Like every other technology, the rise of generative artificial intelligence (AI) has empowered negative and harmful use cases of the technology. Specifically, the world has been opened up to a plethora of scams and cybercriminal threats by the continued advancements in generative AI.
AI: A Double-Edged Sword Empowering Scammers
Since generative AI went mainstream in November after the launch of OpenAI’s ChatGPT, the technology has seen great advancements. These developments have made systems more powerful and automated many processes in various areas such as Natural Language Processing (NLP), image generation, and even voice generation.
In a similar proportion, hackers and scammers have also been presented with new and more efficient ways to facilitate their malicious acts. So far, generative AI has been used to create malware, scam people for ransom, carry out phishing attacks, and even spread false information.
The simplest of attacks to carry out using generative AI tools has been the spread of false information. Tools such as ChatGPT have proven useful in producing fake content and digital interactions, including real-time dialogues.
This has enabled cybercriminals to impersonate high-profile persons and people in authority. It has also facilitated the generation of fake news which has resulted in the spread of misinformation.
Moreover, it helps non-native English speakers polish their communications and stay clear of frequent grammatical errors, making false information less noticeable.
According to a recent experiment by WithSecure, the security company fed GPT3 with a bit of background information on Russia’s invasion of Ukraine. When prompted to fabricate opinions, that insinuated that US submarines may have carried out a covert attack on the Nord Stream gas pipeline, GPT3 generated very compelling news all of which were false.
Earlier this year, a photo created by AI showing former President Donald Trump being arrested became widely shared on social media.
Making pictures of Trump getting arrested while waiting for Trump's arrest. pic.twitter.com/4D2QQfUpLZ
— Eliot Higgins (@EliotHiggins) March 20, 2023
This exploitation of generative AI tools has elevated the level at which social engineering and phishing assaults are executed. Such tools have the ability to fix the tone of a message and fit the profile and personality of a person that victims trust.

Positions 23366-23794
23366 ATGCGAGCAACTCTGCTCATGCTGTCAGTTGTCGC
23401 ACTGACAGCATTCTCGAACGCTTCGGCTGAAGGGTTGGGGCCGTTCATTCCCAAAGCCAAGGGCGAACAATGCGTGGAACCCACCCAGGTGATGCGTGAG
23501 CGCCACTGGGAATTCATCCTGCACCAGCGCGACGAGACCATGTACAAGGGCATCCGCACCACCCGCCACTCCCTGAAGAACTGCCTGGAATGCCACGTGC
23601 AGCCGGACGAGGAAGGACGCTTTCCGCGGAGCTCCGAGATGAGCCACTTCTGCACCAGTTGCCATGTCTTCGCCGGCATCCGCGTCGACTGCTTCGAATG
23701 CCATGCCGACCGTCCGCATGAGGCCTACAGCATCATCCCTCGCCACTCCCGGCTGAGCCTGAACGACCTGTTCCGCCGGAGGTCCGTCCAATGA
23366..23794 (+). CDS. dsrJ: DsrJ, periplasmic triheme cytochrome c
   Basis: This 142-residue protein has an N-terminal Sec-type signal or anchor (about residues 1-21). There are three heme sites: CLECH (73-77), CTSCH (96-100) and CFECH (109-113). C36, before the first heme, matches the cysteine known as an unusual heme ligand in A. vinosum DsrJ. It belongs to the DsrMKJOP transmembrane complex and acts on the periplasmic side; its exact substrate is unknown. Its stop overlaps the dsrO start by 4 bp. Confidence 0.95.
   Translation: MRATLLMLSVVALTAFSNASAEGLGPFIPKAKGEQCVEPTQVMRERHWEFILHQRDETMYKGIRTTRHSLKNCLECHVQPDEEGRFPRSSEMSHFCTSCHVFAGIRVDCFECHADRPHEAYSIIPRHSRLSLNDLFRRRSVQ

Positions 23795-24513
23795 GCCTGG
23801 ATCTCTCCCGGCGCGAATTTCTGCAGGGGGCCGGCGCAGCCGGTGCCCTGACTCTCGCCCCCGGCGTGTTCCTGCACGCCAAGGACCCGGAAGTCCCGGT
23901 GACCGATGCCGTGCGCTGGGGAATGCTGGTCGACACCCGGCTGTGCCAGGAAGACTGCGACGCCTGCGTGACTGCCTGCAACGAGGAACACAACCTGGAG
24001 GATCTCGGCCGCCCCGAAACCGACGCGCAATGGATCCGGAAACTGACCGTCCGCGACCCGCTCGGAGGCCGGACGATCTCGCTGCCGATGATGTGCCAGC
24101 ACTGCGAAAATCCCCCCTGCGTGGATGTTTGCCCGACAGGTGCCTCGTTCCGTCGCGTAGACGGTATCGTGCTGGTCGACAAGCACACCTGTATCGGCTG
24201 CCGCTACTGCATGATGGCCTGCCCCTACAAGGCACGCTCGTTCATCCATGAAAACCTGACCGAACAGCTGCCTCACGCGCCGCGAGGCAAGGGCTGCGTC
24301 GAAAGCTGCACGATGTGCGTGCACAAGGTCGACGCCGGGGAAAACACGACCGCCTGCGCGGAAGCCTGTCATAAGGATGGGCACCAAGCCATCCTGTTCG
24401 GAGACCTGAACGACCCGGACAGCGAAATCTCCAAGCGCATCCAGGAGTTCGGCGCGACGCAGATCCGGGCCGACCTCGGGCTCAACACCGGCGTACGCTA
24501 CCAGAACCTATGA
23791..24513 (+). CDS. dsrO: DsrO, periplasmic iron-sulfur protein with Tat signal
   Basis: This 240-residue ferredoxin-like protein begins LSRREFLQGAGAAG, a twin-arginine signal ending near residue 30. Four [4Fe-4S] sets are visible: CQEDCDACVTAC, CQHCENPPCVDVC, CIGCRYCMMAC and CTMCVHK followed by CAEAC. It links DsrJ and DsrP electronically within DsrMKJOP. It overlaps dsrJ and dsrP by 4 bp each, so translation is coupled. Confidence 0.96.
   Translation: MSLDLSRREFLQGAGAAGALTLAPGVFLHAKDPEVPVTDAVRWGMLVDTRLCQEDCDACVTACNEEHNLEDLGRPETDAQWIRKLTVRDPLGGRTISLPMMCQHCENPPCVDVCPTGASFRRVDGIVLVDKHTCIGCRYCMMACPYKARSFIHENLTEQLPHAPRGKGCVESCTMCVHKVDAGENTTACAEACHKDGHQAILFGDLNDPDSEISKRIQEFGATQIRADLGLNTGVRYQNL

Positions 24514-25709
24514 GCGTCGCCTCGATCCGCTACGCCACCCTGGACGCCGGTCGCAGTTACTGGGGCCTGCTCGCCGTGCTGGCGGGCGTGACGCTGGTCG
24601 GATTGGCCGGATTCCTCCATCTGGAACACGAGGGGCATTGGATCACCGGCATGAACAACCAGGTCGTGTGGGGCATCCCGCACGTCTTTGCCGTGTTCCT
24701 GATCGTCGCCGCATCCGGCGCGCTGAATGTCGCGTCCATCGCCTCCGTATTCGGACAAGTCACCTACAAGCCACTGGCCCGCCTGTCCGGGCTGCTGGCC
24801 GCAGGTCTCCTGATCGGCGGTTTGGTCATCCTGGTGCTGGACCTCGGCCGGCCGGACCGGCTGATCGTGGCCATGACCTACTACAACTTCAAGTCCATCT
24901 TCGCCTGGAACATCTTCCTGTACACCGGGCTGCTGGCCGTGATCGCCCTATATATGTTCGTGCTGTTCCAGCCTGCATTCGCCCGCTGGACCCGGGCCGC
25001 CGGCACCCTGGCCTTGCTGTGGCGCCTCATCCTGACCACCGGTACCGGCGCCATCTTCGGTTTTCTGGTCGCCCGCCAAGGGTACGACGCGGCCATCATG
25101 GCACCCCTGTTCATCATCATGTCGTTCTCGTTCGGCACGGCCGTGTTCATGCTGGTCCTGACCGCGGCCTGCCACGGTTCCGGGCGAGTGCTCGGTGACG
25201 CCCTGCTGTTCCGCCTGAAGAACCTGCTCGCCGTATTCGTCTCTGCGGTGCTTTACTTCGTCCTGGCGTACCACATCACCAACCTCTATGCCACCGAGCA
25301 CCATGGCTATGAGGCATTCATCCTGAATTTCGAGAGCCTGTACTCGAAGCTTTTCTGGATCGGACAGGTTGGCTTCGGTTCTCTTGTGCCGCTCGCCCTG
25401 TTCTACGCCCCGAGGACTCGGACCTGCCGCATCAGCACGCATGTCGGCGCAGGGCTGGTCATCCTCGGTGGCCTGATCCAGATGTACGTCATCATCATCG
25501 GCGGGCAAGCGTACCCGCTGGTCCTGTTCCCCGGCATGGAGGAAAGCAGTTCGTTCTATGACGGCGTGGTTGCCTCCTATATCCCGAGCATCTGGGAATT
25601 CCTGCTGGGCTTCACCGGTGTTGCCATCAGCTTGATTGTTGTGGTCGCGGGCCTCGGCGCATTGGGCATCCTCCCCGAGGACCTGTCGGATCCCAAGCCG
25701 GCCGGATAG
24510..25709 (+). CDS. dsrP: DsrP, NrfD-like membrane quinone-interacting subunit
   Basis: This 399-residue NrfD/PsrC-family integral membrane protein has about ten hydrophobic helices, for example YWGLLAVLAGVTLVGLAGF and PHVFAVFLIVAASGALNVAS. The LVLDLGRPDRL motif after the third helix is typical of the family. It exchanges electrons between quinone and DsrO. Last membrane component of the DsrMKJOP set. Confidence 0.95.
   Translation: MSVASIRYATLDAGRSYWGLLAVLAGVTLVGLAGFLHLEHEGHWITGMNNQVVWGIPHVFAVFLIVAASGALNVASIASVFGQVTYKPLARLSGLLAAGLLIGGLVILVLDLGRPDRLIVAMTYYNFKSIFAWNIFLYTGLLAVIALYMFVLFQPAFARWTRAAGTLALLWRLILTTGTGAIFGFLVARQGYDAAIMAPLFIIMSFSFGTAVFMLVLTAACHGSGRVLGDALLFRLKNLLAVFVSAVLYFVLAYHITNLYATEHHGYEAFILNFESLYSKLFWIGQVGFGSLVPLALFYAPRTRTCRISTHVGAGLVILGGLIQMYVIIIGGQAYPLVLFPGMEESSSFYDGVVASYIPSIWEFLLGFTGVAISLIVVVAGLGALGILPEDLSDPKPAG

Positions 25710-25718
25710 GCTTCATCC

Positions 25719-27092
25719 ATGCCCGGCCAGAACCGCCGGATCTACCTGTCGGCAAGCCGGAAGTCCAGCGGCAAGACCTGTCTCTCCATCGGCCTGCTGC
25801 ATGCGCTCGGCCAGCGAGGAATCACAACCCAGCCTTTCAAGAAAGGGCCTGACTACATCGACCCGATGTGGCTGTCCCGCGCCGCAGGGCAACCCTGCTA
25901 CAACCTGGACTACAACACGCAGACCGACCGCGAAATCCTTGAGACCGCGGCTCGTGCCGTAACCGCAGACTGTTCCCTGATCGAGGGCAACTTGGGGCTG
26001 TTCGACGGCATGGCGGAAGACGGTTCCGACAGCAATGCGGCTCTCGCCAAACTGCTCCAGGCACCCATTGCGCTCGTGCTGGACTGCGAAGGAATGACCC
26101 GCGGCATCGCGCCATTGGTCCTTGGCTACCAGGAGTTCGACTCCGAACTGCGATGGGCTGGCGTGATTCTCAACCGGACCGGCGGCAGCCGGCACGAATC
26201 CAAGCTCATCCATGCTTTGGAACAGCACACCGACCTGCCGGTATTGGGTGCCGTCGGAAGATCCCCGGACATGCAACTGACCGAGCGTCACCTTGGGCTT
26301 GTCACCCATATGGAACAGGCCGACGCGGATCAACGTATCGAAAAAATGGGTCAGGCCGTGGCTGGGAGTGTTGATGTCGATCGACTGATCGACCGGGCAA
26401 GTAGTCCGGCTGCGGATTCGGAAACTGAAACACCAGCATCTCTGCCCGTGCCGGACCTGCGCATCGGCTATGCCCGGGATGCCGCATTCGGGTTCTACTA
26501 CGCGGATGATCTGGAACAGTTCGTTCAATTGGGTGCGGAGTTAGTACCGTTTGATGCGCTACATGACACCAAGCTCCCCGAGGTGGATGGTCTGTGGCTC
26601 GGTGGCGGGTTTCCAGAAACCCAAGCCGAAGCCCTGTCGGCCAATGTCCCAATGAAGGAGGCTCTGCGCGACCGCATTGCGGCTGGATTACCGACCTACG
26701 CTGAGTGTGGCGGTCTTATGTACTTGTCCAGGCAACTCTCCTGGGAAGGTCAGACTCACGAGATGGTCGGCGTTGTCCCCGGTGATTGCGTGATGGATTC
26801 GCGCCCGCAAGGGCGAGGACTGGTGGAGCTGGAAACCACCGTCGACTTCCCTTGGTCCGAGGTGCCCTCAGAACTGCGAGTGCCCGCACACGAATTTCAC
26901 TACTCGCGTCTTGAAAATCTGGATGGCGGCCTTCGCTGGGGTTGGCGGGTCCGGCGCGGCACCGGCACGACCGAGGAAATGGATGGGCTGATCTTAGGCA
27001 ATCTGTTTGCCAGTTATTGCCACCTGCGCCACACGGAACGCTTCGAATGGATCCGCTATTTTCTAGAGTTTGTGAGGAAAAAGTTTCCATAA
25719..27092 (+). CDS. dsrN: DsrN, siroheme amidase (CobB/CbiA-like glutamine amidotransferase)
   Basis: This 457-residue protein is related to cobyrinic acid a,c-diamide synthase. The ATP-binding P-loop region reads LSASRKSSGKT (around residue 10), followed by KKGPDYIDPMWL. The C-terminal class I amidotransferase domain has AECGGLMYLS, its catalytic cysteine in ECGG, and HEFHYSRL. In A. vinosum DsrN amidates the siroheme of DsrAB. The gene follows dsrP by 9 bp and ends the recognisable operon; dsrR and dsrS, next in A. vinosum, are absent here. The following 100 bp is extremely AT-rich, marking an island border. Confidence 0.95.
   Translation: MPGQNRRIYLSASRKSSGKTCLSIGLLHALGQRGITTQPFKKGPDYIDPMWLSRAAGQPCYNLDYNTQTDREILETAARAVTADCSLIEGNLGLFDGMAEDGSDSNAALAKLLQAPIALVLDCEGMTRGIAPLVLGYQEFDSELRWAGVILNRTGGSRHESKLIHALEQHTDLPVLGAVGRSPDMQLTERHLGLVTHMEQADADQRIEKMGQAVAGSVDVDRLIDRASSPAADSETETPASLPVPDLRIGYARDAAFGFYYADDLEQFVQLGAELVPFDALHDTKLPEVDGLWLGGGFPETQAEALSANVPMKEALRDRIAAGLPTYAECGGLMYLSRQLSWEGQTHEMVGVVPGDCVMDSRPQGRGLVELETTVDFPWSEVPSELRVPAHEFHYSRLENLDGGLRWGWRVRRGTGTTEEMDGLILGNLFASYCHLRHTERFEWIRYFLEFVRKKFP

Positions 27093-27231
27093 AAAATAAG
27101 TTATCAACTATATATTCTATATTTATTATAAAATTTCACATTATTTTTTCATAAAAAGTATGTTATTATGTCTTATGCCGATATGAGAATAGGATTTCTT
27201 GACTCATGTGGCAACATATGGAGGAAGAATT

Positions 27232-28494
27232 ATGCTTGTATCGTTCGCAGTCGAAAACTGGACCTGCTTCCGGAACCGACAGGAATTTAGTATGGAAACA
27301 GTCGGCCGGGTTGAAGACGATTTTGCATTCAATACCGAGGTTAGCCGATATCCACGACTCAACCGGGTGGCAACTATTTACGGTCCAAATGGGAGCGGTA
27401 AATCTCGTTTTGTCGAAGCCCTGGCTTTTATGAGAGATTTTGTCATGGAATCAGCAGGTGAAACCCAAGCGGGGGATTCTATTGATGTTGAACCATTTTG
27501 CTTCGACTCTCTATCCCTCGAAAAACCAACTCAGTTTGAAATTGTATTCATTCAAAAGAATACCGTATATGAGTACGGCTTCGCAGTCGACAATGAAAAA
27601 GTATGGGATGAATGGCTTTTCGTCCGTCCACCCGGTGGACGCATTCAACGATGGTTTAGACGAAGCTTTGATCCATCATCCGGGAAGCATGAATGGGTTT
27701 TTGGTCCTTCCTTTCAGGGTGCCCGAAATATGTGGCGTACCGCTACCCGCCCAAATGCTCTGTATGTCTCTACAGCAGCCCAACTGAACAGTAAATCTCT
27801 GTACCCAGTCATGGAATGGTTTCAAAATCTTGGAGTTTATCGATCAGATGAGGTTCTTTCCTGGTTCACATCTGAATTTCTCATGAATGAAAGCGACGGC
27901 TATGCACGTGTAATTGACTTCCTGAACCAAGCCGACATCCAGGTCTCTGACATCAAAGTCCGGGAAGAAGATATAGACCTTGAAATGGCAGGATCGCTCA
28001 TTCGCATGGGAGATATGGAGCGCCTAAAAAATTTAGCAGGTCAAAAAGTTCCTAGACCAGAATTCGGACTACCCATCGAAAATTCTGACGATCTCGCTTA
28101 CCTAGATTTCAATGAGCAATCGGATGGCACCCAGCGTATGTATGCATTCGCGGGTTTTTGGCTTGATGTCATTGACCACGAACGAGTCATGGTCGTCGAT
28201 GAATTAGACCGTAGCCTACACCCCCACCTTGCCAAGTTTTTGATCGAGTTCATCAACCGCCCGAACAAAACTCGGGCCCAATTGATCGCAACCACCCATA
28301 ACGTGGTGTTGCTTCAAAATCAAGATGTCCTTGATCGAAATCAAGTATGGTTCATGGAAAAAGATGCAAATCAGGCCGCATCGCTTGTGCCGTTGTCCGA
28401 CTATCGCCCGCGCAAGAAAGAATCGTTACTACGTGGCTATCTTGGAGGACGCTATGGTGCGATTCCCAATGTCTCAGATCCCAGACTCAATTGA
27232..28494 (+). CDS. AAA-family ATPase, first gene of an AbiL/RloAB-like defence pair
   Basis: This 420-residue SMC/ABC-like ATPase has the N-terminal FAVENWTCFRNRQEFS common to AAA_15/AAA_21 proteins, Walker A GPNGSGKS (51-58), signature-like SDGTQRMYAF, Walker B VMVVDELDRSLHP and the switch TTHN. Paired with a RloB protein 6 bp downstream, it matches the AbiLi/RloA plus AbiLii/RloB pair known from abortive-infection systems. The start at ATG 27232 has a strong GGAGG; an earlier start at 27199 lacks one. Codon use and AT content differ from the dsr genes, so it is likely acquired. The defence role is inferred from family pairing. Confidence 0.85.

Another common attack that has been accelerated by generative AI is phishing. Using the technology, cyber attackers now have the ability to create custom emails and messages that can convince a user into opening attachments and clicking malicious links.
Generative #AI is making spear-phishing emails more personalized & convincing. Be careful about what emails you open & links you click on. Protect yourself with AI-based security solutions.#cybersecurity #security #spearphishing #deepfake https://t.co/xCICEM4Cbj
— Milan Jed (@_jedm) June 21, 2023
Reports by botco.ai show that attackers had been using generative AI for phishing even before the technology went mainstream. The report states that cyber criminals created personalized phishing emails using generative AI techniques and targeted particular businesses and people in 2021.
When opened, the malicious content in the emails encrypted the victim’s files and demanded a ransom in exchange for the key to unlock them.
Last year, experts realized that fraudsters were utilizing AI-generated images to make phony LinkedIn profiles for the purpose of social engineering. The bogus profiles were then used to get in touch with actual professionals in order to gather data or access networks.
Con artists have also misused AI in creating deep fake videos and audio to extort victims for ransom by posing as their loved ones. Cases of parents receiving false videos of their children or people being threatened that their friends will be harmed have been on the rise.
In a public service alert, the FBI stated that the agency ”continues to receive reports from victims, including minor children and non-consenting adults, whose photos or videos were altered into explicit content.”
Last year alone, the FBI received 7000 allegations of online extortion involving kids alone. This number has risen dramatically in April this year and the cases have even evolved into include “sextortion scams”.
The increase in deep fake cases has contributed to the delay of more advanced generative AI tools and applications over safety concerns. One such tool is Meta’s voicebox which has the ability to transform text input into any voice output. The tool is so efficient that it only requires a 2 seconds audio recording to mimic a person’s voice.
Mitigating AI Scams
Sadly, as AI continues to advance, it is expected that malicious actors will devise more ways to leverage it to harm other users. As such, it is difficult to be completely protected from the risk of getting scammed.
However, it is possible to mitigate the risk and reduce the number of times one becomes a victim of such attacks. One way would be to validate any information especially one that is spread on social media platforms. Turning to reliable sources would help users identify false information and stay away from it.
Secondly, users can also attempt to keep up with the developments in the AI space. This will help them learn of some of the latest forms of attack and hopefully recognize them when such is used against them.
- Best AI Text Generators
- 90% of Searches Start With Google – This AI-Powered Search Engine Startup Wants to Change That
- Knowledge Workers Are in Greatest Danger of Losing Their Jobs to Generative AI
What's the Best Crypto to Buy Now?
- B2C Listed the Top Rated Cryptocurrencies for 2023
- Get Early Access to Presales & Private Sales
- KYC Verified & Audited, Public Teams
- Most Voted for Tokens on CoinSniper
- Upcoming Listings on Exchanges, NFT Drops